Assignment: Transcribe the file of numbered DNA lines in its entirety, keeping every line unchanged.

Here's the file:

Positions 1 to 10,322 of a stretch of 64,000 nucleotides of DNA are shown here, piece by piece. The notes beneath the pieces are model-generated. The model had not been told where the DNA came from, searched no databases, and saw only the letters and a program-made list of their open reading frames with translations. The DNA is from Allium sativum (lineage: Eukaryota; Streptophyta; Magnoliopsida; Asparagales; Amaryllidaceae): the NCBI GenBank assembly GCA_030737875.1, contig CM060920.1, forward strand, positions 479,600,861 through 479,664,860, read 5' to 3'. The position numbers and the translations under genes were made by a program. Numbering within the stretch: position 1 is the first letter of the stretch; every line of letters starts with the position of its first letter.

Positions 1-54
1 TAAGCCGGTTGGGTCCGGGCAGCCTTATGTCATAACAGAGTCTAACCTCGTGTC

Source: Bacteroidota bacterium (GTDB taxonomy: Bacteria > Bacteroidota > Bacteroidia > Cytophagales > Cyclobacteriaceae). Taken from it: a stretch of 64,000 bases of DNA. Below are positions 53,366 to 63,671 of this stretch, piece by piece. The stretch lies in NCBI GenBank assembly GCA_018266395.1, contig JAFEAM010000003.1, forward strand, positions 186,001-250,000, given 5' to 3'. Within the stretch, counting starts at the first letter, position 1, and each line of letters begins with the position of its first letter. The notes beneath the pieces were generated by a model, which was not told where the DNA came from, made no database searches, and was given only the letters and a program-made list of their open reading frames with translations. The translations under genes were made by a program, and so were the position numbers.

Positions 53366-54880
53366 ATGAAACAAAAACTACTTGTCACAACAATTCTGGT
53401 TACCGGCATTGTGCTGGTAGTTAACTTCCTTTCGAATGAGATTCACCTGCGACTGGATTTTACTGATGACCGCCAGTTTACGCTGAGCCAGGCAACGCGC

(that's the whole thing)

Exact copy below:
Positions 1 to 10,322 of a stretch of 64,000 nucleotides of DNA are shown here, piece by piece. The notes beneath the pieces are model-generated. The model had not been told where the DNA came from, searched no databases, and saw only the letters and a program-made list of their open reading frames with translations. The DNA is from Allium sativum (lineage: Eukaryota; Streptophyta; Magnoliopsida; Asparagales; Amaryllidaceae): the NCBI GenBank assembly GCA_030737875.1, contig CM060920.1, forward strand, positions 479,600,861 through 479,664,860, read 5' to 3'. The position numbers and the translations under genes were made by a program. Numbering within the stretch: position 1 is the first letter of the stretch; every line of letters starts with the position of its first letter.

Positions 1-54
1 TAAGCCGGTTGGGTCCGGGCAGCCTTATGTCATAACAGAGTCTAACCTCGTGTC

Source: Bacteroidota bacterium (GTDB taxonomy: Bacteria > Bacteroidota > Bacteroidia > Cytophagales > Cyclobacteriaceae). Taken from it: a stretch of 64,000 bases of DNA. Below are positions 53,366 to 63,671 of this stretch, piece by piece. The stretch lies in NCBI GenBank assembly GCA_018266395.1, contig JAFEAM010000003.1, forward strand, positions 186,001-250,000, given 5' to 3'. Within the stretch, counting starts at the first letter, position 1, and each line of letters begins with the position of its first letter. The notes beneath the pieces were generated by a model, which was not told where the DNA came from, made no database searches, and was given only the letters and a program-made list of their open reading frames with translations. The translations under genes were made by a program, and so were the position numbers.

Positions 53366-54880
53366 ATGAAACAAAAACTACTTGTCACAACAATTCTGGT
53401 TACCGGCATTGTGCTGGTAGTTAACTTCCTTTCGAATGAGATTCACCTGCGACTGGATTTTACTGATGACCGCCAGTTTACGCTGAGCCAGGCAACGCGC